Withdraw recovery orders against CAA protesters: SC
Giving the Uttar Pradesh government a week to consider withdrawing by itself all recovery orders issued against anti-CAA protesters, the top court commented that the state government is bound to follow due process and cannot assume the role of everyone in an adjudicatory process.
The Supreme Court on Friday observed that all orders issued by the Uttar Pradesh government to recover alleged damages to public properties from persons protesting against the Citizenship (Amendment) Act, or CAA, in December 2019 deserve to be quashed over procedural irregularities and non-compliance with its directions.
Giving the state government a week to consider withdrawing by itself all recovery orders issued against anti-CAA protesters, the top court commented that the Uttar Pradesh government is bound to follow due process and cannot assume the role of everyone in an adjudicatory process.
“You have become complainant; you have become witness; you have become prosecutor...and then you attach properties of people. Is it permissible under any law?” a bench of justices Dhananjaya Y Chandrachud and Surya Kant asked the state government’s law officer.
The top court was hearing a PIL filed by advocate Parwaiz Arif Titu, seeking quashing of notices sent to alleged protestors by district administration for recovering losses caused by damage to public properties during the anti-CAA agitations in Uttar Pradesh in 2019. Titu alleged that notices were sent in an arbitrary manner and in violation of a 2009 Supreme Court judgment which obligated high courts to set up machinery for assessment of damages and recovery from the accused.
According to the petitioner, recovery orders were issued against at least 900 persons in connection with the anti-CAA protests. In Lucknow, more than 40 people were given recovery noticesworth ₹64.37 lakh in all.
Opposition parties and several groups have protested against the implementation of CAA. CAA’s detractors believe that the law coupled with the National Register of Citizens (NRC) exercise is intended to target minorities living in India.
The bench was livid over the fact that instead of appointing judicial officers to adjudicate complaints regarding destruction of public properties and recovery of damages, the state government authorised additional district magistrates (ADMs) to recover the cost of public properties damaged by the demonstrations.
It reminded the state’s additional advocate general Garima Prashad that the Supreme Court’s 2009 ruling on the issue of damage to public property during protests was unequivocal that only judicial officers could be appointed as claims commissioners to examine complaints and issue recovery orders until the states come up with specific laws and procedure to deal with the subject.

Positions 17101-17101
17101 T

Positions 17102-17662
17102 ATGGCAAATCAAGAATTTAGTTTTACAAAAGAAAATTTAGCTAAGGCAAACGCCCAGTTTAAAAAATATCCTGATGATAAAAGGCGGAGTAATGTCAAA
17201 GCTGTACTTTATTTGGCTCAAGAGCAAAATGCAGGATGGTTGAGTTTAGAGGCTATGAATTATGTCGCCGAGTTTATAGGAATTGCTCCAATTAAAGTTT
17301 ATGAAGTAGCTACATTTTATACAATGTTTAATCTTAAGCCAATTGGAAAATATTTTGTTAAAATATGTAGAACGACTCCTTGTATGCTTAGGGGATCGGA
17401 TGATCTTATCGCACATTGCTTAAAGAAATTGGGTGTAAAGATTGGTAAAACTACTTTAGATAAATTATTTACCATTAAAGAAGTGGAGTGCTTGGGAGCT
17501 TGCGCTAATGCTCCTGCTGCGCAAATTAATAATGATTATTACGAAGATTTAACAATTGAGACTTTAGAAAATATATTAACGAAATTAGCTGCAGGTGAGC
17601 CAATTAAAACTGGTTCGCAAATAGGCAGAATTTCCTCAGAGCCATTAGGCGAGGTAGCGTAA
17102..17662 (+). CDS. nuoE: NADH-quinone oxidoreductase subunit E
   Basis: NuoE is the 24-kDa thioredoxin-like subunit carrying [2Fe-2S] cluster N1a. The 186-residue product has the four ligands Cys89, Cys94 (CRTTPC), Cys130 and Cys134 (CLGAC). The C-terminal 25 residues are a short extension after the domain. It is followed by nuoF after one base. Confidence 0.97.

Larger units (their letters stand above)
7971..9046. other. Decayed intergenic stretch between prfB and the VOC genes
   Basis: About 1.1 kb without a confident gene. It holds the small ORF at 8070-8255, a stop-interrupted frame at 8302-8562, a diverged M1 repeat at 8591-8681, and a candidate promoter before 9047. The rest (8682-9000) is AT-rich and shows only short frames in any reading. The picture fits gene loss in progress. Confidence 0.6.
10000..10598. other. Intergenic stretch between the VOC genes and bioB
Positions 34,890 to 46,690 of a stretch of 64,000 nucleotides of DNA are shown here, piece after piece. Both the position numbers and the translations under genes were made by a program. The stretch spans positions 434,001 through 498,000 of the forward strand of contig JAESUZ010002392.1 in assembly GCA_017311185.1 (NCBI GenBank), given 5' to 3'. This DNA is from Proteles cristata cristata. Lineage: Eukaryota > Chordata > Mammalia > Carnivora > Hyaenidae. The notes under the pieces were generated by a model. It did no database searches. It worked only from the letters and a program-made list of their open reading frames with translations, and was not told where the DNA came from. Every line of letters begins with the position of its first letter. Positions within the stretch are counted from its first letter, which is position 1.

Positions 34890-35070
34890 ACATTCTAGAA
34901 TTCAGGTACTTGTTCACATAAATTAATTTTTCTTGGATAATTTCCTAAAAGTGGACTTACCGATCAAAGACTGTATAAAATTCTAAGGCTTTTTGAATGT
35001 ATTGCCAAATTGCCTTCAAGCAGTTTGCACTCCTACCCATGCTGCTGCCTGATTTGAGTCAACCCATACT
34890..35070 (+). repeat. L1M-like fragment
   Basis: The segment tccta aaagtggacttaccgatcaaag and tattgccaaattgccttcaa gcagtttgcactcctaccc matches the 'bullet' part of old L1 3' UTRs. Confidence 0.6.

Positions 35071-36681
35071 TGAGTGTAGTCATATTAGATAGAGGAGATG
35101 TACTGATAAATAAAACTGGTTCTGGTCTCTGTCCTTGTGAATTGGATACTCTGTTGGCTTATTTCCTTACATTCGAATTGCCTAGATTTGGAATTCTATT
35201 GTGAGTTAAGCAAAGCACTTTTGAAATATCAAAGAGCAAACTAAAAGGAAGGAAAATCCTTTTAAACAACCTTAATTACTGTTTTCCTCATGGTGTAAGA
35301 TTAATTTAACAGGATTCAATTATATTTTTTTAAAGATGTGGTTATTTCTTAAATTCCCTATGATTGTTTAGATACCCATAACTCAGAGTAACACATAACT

“Had you framed a legislation, it would have occupied the field. But prior to legislation, how could you give this power to the additional district magistrates? Once we said you will appoint judicial officers, how did you appoint ADMs? All the exercise that you have carried out in December 2019 is contrary to the judgement of the Supreme Court and therefore, contrary to the law,” the bench told Prasad.
It added: “Really speaking, all the exercise that you conducted in December 2019 have to be quashed. They should all go to the claims commission for a decision afresh.”
Prashad sought to defend the state’s position by pointing out that in absence of a law on the subject, ADMs were being delegated the authority to pass orders in destruction of public property cases since 2011 and that hundreds of orders have been passed using the same procedure.
“Besides, most of those aggrieved by the recovery orders for protests in 2019 are already before the high court. My lords would also take note that more than 55 policemen were seriously injured during the protests,” she contended.
But the bench retorted that the state is duty-bound to follow the due process of law and abide with directions of the court in letter and spirit. “You have to follow due process of law. Ultimately, there has to be some guarantee of due process too. You need to also understand. There is a judgement by this court.... If you don’t know how to follow the judgment of this court, we will tell you how to do it,” the bench told Prashad.
The court added that the state should not force everyone to go to the high court. “We must lay down the law. Why should we force everyone to go to the high court? Not everyone is able to approach the high court,” it remarked.
Prashad, on her part, sought to rely on a 2010 judgment of the Allahabad high court, authorising “state-appointed competent authority” to provide a hearing to the parties and issue orders for recovery for damages to public properties.
But the bench was emphatic that the high court could not have modified or diluted the Supreme Court’s judgment on appointing judicial officers as claims commissioners. “Whatever the high court has to say, it has to be supplementing and in assistance of the order of the Supreme Court. Whosoever did this in 2011 (authorising ADMs), did this in contravention of the Supreme Court judgment,” it said.
The court also noted that while the state government in 2021 came up with a new mechanism and set up tribunals headed by sitting and retired judicial officers to assess damages and issue recovery orders, the old policy did not have any mechanism to appeal against the recovery orders issued by the ADMs.
The court then asked Prashad to deliberate with the state government officials on the possibility of withdrawing the 2019 orders and revert. “We will hear you on Friday next week and close it for orders. We will see what the state has to say on the next date,” the bench told Prashad.